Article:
Jan 242010
 

Source: “Authentic Happiness,” Martin E. P. Seligman, Ph.D., Chapter 3

We are endowed with access to powerful and insistent emotional states. They arise from the deepest and most primitive areas of our brain. They include more than fight or flight survival instincts to take decisive action to kill or conserve; they include the capacity for happiness. Happiness must serve an important, fundamental purpose.

Negative emotions include fear, sadness, discussed, repulsion, hatred and anger. They are especially important in win-lose situations, where the loser may be oneself. Effective responses to negative emotions affect survival and would reasonably be an important part of natural selection. The likelihood that a person will present predominantly negative or positive emotions it is, in fact strongly affected by genetic inheritance.

Positive feelings encourage us to approach an object or develop a situation. But, negative and positive emotions are much more complex than the stimulus attraction and avoidance processes of bacteria. Until recently, psychologists have generally ignored positive emotions. They were interpreted as secondary effects of situations and behaviors. They are, in fact, as important to our survival behavior as fear.

Dec 292009
 

Lecture: Yale: Paul Bloom: Evolution and Gender

Lecture 14 – Psychology, Sex, and Evolution

This lecture reviews what evolutionary theories and recent studies in psychology can tell us about sex and gender differences.

Students will hear how psychology can help explain many of the differences that exist in whom we find attractive, what we desire in a mate, and sexual orientation.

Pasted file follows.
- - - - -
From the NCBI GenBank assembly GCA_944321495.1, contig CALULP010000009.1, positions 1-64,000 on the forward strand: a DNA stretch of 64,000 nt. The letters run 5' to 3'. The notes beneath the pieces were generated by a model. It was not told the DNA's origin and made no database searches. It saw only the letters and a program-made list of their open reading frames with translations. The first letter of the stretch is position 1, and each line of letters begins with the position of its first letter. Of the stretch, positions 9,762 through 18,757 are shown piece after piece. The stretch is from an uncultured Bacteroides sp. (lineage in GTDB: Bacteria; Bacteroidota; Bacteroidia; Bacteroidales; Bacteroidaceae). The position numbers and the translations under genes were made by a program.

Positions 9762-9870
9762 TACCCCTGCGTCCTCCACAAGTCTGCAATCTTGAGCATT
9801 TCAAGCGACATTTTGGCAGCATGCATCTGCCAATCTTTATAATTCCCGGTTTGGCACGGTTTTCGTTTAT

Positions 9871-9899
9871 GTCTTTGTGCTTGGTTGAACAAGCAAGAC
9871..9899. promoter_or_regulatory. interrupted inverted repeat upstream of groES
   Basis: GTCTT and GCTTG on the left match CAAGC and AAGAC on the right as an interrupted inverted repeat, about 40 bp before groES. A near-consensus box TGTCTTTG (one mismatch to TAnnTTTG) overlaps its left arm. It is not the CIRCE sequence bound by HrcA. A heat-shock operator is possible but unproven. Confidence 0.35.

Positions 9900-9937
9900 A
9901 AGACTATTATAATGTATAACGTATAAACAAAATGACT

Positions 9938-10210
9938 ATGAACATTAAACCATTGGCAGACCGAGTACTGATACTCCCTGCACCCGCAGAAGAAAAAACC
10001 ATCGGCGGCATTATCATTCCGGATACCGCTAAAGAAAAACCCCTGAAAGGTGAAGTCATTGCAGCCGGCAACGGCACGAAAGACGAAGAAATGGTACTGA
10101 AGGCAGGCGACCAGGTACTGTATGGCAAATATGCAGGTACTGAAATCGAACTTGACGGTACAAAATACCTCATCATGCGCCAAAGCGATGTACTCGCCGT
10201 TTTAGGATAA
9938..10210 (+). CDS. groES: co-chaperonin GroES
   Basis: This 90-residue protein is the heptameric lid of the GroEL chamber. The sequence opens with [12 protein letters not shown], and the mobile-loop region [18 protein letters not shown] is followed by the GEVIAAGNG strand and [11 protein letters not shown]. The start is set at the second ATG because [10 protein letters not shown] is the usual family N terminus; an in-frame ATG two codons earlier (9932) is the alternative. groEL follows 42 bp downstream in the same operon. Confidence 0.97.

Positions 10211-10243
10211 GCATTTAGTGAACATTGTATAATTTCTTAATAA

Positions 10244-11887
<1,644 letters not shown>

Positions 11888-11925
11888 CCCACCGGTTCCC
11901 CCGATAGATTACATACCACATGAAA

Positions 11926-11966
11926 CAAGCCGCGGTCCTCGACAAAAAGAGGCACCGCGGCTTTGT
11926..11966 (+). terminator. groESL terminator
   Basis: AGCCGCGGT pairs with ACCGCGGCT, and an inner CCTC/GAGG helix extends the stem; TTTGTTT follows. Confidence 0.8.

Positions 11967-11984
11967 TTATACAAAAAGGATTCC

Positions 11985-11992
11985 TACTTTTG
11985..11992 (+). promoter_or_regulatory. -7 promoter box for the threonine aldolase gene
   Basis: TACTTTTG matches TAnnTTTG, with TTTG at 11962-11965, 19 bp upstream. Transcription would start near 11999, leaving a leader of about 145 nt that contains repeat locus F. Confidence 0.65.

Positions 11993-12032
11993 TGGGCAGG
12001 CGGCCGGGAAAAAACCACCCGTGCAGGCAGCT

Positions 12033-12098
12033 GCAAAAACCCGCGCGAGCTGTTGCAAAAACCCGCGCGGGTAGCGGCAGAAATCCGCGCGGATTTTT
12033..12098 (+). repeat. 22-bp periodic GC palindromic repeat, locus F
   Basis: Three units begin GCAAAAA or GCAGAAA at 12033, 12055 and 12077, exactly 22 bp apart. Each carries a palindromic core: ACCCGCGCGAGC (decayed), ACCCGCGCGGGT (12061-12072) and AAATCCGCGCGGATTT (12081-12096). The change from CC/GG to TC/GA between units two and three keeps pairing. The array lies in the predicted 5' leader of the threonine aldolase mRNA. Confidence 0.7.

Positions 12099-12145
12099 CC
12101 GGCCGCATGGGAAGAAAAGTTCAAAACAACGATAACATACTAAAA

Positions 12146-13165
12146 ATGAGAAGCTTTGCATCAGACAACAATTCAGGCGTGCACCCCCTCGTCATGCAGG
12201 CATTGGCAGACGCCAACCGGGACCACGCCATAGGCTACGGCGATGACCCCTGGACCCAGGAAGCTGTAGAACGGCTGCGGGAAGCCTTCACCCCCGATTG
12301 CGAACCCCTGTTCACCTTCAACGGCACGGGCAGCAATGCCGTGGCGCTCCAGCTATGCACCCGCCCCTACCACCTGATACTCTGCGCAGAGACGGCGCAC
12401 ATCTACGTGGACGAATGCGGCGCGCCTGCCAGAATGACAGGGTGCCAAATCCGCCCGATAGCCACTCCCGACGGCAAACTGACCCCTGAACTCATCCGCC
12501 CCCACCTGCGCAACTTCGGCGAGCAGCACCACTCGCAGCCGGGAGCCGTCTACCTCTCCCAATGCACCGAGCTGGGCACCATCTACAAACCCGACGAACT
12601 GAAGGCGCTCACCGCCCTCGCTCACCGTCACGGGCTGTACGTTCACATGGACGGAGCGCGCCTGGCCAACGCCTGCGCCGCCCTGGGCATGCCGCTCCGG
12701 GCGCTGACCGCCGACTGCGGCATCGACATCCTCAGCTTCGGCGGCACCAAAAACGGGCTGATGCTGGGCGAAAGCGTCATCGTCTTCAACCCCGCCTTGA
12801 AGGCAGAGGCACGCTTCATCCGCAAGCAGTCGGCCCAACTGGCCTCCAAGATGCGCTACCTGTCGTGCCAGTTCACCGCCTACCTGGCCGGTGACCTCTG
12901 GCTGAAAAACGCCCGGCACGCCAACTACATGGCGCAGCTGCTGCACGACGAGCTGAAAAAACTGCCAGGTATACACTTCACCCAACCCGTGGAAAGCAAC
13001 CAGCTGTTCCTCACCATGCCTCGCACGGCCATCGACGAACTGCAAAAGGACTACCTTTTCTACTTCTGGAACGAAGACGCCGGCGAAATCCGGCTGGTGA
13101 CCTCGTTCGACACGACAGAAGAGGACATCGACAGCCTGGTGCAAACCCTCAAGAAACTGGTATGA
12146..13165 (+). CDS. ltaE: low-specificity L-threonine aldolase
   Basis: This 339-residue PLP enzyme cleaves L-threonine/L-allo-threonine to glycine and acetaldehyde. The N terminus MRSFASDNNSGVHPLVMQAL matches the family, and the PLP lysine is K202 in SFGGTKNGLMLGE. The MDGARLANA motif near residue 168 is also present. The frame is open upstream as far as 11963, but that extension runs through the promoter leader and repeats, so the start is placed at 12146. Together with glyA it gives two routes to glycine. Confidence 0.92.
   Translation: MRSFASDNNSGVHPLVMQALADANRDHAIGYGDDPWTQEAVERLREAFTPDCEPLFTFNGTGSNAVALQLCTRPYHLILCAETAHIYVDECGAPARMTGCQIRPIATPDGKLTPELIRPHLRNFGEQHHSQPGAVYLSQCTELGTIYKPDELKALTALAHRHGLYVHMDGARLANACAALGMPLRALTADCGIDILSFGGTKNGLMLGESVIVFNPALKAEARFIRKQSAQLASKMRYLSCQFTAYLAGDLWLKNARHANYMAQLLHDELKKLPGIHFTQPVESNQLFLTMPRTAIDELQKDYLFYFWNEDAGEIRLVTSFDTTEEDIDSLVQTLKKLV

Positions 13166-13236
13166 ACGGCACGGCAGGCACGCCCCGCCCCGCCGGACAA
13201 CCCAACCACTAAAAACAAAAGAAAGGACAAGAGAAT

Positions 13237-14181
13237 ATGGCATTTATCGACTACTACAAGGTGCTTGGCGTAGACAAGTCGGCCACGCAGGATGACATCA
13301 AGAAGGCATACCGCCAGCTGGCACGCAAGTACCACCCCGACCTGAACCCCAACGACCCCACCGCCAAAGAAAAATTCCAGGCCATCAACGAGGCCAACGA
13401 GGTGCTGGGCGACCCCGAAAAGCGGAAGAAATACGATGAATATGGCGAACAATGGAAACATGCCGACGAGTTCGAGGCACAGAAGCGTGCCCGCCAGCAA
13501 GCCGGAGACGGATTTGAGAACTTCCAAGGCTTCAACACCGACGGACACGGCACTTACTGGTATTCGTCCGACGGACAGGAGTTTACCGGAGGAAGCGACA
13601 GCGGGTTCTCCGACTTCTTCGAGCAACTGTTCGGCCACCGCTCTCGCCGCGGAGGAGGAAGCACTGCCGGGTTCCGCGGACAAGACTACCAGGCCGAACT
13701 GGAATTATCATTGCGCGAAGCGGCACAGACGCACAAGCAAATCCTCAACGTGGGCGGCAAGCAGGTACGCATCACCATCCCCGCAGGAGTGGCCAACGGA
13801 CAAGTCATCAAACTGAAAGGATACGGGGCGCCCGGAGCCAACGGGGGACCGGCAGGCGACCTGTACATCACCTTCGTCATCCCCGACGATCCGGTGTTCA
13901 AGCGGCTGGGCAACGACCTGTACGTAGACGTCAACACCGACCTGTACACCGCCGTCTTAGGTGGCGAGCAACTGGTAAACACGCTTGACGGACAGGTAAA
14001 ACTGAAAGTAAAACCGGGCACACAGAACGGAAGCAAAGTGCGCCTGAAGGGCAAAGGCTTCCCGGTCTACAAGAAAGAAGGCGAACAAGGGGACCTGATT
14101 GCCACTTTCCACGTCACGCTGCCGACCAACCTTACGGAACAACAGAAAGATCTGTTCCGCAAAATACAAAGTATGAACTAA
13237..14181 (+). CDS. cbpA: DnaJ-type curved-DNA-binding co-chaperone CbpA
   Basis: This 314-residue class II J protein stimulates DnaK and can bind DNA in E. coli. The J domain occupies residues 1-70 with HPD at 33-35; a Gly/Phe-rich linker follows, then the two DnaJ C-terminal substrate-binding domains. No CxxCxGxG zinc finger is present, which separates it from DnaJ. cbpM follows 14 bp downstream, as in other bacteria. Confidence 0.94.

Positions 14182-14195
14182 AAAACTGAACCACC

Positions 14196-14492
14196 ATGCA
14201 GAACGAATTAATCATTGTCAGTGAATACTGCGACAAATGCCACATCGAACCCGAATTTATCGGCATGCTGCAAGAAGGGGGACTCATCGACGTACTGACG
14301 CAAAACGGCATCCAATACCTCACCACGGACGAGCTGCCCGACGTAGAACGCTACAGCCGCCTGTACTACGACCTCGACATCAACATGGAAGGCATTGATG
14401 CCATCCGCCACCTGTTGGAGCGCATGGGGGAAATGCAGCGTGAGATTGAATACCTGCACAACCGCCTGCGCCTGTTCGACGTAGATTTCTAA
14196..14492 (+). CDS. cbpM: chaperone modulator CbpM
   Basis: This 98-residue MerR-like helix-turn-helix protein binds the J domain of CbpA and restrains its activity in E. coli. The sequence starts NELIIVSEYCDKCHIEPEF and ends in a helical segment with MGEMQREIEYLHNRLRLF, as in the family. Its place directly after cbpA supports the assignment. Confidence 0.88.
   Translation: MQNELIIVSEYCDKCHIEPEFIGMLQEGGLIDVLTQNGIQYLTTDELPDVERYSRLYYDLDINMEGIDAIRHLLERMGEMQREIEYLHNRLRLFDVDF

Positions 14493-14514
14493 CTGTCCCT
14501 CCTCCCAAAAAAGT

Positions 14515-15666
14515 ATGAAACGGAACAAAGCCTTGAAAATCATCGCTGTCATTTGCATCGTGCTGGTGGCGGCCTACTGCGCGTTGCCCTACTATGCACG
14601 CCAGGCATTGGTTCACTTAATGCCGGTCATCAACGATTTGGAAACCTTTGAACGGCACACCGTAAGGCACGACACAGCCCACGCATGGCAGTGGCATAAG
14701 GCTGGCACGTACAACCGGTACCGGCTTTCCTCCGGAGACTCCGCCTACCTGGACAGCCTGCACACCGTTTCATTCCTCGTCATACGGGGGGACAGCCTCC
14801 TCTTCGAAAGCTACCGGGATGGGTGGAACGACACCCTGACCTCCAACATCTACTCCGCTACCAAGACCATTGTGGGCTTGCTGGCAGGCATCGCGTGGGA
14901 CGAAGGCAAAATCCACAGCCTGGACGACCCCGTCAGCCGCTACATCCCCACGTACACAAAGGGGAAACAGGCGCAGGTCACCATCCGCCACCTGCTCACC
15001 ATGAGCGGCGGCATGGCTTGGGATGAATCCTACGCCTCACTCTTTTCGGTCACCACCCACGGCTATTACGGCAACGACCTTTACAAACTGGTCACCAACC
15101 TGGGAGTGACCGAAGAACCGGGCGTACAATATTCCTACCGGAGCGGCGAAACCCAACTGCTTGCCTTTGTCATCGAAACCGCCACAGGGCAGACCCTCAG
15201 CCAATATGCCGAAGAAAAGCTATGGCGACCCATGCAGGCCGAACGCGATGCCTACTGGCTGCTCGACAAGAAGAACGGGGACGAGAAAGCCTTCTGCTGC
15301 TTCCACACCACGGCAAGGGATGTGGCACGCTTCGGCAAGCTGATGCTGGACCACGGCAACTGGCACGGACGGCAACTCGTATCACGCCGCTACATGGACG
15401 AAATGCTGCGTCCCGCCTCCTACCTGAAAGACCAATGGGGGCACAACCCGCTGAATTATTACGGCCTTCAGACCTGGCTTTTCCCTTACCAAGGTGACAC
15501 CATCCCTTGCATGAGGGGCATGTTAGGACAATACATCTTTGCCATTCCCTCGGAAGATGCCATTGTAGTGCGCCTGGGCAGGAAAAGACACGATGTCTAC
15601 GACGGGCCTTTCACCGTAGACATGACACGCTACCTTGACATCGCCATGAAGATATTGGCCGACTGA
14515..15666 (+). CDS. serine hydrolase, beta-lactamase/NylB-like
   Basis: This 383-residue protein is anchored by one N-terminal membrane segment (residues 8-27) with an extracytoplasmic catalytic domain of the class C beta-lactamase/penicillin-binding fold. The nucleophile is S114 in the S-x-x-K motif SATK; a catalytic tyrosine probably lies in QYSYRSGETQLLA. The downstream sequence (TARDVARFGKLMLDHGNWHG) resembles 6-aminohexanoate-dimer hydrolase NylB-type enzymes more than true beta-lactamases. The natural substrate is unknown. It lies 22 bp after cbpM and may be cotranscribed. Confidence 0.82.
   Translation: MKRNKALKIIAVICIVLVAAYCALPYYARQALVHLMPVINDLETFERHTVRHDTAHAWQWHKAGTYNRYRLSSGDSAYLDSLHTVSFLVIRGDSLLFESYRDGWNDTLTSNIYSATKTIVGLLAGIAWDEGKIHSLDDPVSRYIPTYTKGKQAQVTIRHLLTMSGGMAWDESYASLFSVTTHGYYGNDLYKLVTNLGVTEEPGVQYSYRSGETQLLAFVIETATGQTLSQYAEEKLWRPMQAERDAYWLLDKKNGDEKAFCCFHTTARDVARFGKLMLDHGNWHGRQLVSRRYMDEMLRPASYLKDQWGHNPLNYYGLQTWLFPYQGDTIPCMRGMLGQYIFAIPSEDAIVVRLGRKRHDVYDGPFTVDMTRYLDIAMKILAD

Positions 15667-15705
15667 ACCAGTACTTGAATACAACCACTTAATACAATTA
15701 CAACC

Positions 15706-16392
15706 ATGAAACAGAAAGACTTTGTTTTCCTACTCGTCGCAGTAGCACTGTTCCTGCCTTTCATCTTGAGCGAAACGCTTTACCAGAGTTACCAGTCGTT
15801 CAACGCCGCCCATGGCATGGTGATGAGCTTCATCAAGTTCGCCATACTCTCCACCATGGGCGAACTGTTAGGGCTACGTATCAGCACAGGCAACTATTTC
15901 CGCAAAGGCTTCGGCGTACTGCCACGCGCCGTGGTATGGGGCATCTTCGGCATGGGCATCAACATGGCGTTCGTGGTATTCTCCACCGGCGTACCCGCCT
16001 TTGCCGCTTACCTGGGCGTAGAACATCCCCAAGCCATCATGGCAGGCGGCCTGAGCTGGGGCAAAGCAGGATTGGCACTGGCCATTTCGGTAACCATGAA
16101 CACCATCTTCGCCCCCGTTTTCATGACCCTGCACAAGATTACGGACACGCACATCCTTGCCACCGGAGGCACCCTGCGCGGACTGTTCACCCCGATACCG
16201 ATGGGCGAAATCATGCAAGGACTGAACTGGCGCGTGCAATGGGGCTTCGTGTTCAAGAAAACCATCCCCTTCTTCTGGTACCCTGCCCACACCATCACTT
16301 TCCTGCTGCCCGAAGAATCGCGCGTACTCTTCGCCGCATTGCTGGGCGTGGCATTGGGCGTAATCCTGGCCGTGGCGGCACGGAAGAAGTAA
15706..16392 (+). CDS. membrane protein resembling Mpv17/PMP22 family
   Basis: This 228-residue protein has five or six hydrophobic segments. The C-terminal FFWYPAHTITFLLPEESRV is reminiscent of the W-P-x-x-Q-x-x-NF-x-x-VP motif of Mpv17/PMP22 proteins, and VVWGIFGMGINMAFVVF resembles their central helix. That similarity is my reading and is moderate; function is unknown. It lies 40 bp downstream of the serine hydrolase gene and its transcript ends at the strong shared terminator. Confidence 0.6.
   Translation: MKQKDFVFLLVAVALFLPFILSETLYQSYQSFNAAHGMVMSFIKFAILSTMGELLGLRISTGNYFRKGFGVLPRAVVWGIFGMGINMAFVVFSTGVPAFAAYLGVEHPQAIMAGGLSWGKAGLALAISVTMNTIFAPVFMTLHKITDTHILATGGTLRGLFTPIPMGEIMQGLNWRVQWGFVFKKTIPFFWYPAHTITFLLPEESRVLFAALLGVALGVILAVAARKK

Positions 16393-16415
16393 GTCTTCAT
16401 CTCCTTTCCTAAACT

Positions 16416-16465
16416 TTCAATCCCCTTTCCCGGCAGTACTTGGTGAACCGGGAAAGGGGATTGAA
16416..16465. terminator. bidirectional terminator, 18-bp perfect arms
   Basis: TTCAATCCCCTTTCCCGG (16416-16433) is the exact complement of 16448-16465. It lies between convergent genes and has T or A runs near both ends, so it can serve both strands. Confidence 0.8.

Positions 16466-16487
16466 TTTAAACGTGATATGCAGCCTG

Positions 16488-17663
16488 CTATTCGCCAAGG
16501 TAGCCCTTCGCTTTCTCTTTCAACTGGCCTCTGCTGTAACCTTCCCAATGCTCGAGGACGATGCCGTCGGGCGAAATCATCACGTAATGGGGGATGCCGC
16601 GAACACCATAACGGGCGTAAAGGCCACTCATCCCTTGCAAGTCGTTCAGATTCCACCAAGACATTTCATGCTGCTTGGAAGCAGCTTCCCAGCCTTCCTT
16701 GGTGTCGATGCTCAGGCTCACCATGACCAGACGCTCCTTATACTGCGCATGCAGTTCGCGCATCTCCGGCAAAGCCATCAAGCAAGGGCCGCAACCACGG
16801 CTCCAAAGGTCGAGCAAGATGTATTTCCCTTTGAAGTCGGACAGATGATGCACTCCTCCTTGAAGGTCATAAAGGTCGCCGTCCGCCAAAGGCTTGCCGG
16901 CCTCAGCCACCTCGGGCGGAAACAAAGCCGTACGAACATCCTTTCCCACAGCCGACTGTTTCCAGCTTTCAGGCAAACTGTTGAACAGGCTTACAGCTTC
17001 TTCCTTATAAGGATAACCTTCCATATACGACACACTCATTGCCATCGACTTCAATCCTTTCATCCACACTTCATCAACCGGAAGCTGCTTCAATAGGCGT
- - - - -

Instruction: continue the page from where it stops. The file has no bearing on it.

Watch it on Academic Earth

Lecture 14 – Psychology, Sex, and Evolution

This lecture reviews what evolutionary theories and recent studies in psychology can tell us about sex and gender differences.

Students will hear how psychology can help explain many of the differences that exist in whom we find attractive, what we desire in a mate, and sexual orientation.

Watch it on Academic Earth

Dec 232009
 
Lecture 10 – Evolution, Emotion, and Reason: Evolution and Rationality

This lecture introduces students to the study of psychology from an evolutionary perspective, the idea that like the body, natural selection has shaped the development of the human mind.

Prominent arguments for and against the theory of natural selection and its relationship to human psychology are reviewed.

Students will hear several examples of how studying mental phenomenon from an evolutionary perspective can help constrain theories in psychology as well as explain many prevalent human instincts that underlie many of our most basic behaviors and decisions.

Watch it on Academic Earth